Brian C. George, MD
Mr. Johnson is a 42-year-old engineer complaining of constant severe right upper quadrant (RUQ) abdominal pain that began gradually about 36 hours ago. He reports subjective fevers and chills, is currently experiencing moderate nausea, and had 1 episode of nonbilious nonbloody emesis. He denies jaundice, reports normal urine and stool color, and incidentally notes a 10-lb weight loss in the last 6 months due to voluntary changes in his diet. He does describe at least 6 previous episodes of postprandial epigastric pain that always resolved within 2 to 4 hours. He notes that the previous pain was different from the current pain in that it is now “more on the right.”
On physical exam, his vitals are T: 102.3, HR: 110, BP: 150/90, R: 16, and O2: 99% on RA. Abdominal exam reveals mild tenderness in the epigastrium, moderate tenderness in the RUQ, and a positive Murphy sign. Abdomen is otherwise soft and nontender. The remainder of exam is normal. You suspect cholecystitis.
1. List several diseases that cause RUQ pain.
2. Which of those diseases commonly cause RUQ tenderness?
3. What distinguishes a positive Murphy sign from simple RUQ tenderness?
4. In the case above, can you pick out the 3 clinical features that most strongly support the diagnosis of acute cholecystitis?
5. If this patient has an elevated serum bilirubin, what do you need to look for?
6. Assume that his lab values were consistent with acute cholecystitis. If an ultrasound was equivocal, what would you do next?
1. All RUQ pain is not cholecystitis—although it will sometimes seem like it. While other causes are less common, the differential for RUQ pain is still moderately broad. To generate the differential, one approach is to think anatomically:
• Stomach/duodenum: peptic ulcer disease
• Biliary collecting system: biliary obstruction (eg, from a stone or a pancreatic mass)
• Pancreas: pancreatitis
• Liver: hepatitis
• Gallbladder: plain ol’ biliary colic, acute cholecystitis
Biliary colic can sometimes be confusing because, like acute cholecystitis, it is also caused by gallstones. Biliary colic, however, is not an inflammatory process—hence the reason that it does not have an “-itis” in the name. Instead, it is caused by a gallstone transiently obstructing outflow from the gallbladder. This is perceived as visceral pain that refers to the epigastrium. If, on the other hand, the stone gets stuck and the obstruction therefore persists, the resulting stasis and increased pressure eventually lead to cholecystitis and associated somatic pain in the RUQ.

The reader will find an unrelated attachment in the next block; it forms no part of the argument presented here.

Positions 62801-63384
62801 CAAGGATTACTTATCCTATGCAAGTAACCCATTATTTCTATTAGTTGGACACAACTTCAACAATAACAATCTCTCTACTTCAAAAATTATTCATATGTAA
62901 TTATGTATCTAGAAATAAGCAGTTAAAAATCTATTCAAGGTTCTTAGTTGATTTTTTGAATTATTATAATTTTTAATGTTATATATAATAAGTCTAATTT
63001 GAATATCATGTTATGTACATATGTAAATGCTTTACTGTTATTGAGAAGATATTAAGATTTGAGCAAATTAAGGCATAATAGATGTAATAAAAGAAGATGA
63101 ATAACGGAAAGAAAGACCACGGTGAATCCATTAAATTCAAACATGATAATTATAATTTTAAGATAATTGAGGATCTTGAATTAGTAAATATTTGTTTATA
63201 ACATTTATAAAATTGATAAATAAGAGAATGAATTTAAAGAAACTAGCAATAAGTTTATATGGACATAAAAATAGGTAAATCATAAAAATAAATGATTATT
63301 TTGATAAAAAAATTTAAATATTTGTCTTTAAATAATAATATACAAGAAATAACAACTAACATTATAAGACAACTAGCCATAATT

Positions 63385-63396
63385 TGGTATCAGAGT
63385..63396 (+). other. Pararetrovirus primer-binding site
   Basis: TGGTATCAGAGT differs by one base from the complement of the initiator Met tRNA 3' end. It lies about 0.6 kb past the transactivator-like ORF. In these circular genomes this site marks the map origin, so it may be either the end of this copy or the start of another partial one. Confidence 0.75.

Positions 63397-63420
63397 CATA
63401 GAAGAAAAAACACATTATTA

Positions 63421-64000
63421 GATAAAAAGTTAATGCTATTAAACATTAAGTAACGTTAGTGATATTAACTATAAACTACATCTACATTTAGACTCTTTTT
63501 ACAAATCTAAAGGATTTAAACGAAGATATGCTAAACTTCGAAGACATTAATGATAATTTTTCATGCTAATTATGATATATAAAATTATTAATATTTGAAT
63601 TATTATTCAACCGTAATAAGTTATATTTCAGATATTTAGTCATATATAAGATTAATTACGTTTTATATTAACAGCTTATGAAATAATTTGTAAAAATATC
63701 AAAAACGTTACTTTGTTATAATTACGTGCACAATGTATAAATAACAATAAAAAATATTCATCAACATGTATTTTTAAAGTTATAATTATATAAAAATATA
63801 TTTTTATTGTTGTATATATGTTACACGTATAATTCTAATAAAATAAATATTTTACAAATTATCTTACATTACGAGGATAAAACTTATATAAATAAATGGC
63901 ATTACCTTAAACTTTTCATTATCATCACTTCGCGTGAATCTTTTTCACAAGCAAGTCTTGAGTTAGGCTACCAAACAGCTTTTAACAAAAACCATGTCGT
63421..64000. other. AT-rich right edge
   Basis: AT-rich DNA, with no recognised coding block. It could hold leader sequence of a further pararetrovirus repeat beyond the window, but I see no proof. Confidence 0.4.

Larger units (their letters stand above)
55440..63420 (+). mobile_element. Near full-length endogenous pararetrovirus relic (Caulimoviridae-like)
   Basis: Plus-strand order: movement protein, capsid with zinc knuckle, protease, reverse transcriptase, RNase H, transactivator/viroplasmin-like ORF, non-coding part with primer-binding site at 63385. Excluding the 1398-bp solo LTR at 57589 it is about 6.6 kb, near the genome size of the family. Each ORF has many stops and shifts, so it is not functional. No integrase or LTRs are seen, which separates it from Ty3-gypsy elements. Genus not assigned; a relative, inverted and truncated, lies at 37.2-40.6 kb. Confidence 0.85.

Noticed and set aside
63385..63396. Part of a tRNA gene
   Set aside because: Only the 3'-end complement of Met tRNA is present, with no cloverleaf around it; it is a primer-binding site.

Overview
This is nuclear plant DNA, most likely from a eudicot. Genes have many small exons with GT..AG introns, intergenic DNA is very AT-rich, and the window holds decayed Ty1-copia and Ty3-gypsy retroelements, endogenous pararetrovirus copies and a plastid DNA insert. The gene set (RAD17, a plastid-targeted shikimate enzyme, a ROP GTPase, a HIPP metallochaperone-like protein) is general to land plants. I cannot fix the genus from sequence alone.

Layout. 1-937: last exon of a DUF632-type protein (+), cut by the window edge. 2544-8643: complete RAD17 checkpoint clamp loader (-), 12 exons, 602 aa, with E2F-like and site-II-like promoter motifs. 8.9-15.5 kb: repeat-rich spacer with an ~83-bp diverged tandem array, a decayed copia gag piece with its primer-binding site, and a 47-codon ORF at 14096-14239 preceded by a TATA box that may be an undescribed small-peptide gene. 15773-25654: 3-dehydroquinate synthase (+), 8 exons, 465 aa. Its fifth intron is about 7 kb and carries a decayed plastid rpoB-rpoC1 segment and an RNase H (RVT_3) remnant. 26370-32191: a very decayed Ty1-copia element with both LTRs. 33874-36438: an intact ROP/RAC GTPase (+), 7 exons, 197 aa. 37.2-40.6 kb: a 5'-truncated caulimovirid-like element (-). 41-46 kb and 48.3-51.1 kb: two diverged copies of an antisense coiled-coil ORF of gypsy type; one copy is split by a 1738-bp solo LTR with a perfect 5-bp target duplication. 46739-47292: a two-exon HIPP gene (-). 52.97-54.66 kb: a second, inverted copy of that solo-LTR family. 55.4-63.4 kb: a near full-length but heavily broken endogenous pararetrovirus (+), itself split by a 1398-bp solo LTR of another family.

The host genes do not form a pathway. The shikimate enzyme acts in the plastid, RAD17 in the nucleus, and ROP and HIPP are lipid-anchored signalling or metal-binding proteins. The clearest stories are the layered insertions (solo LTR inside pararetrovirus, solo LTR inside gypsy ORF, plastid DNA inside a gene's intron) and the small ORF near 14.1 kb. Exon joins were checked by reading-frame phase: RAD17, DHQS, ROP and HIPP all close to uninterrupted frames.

2. Focal abdominal tenderness is usually caused by an inflammatory process that will involve the peritoneum. When that peritoneum is irritated by your palpation, the patient feels somatic pain, that is, pain localized to where you are palpating. We call that focal peritonitis. So, to rephrase this question: which of the above diseases commonly cause focal RUQ peritonitis? Clearly, acute cholecystitis is one culprit. Hepatitis can also cause some adjacent peritoneal inflammation. As described above, biliary colic is an obstructive and not an inflammatory condition, and hence causes visceral pain but no focal peritonitis.
3. A positive Murphy sign is cessation of inspiration when the examiner’s hand comes in contact with the gallbladder. It is a physical exam maneuver that elicits somatic pain in the RUQ. It is performed by asking the patient to inspire while the examiner’s hand is placed inferior and deep to the liver edge, in a position where one would expect to find the gallbladder. With inspiration the abdominal contents are pushed down by the diaphragm that causes the gallbladder to move toward the examiner’s hand. If there is inflammation of the peritoneum overlying the gallbladder, the peritoneal somatic afferents will be stimulated when the examiner’s hand “touches” the gallbladder. This stimulation is perceived as sharp, localized somatic pain that causes the patient to abruptly halt inspiration.
4. The key feature of cholecystitis is the inflammatory process. It is this inflammation that causes the 3 findings that together are highly suggestive of acute cholecystitis (see Figure 9-1):
Figure 9-1. The diagnosis of acute cholecystitis can be made if a patient has all three elements of the so-called diagnostic triangle. (Figure adapted from Indar AA, Beckingham IJ. Acute cholecystitis. BMJ. 2002;325(7365):639–643.)
• Pain in the RUQ (not in the midline—remember that focal peritoneal inflammation causes localized somatic pain)
• Tenderness in the RUQ (again, due to focal peritonitis)
• Fevers and/or leukocytosis and/or elevated CRP (more evidence of inflammation!)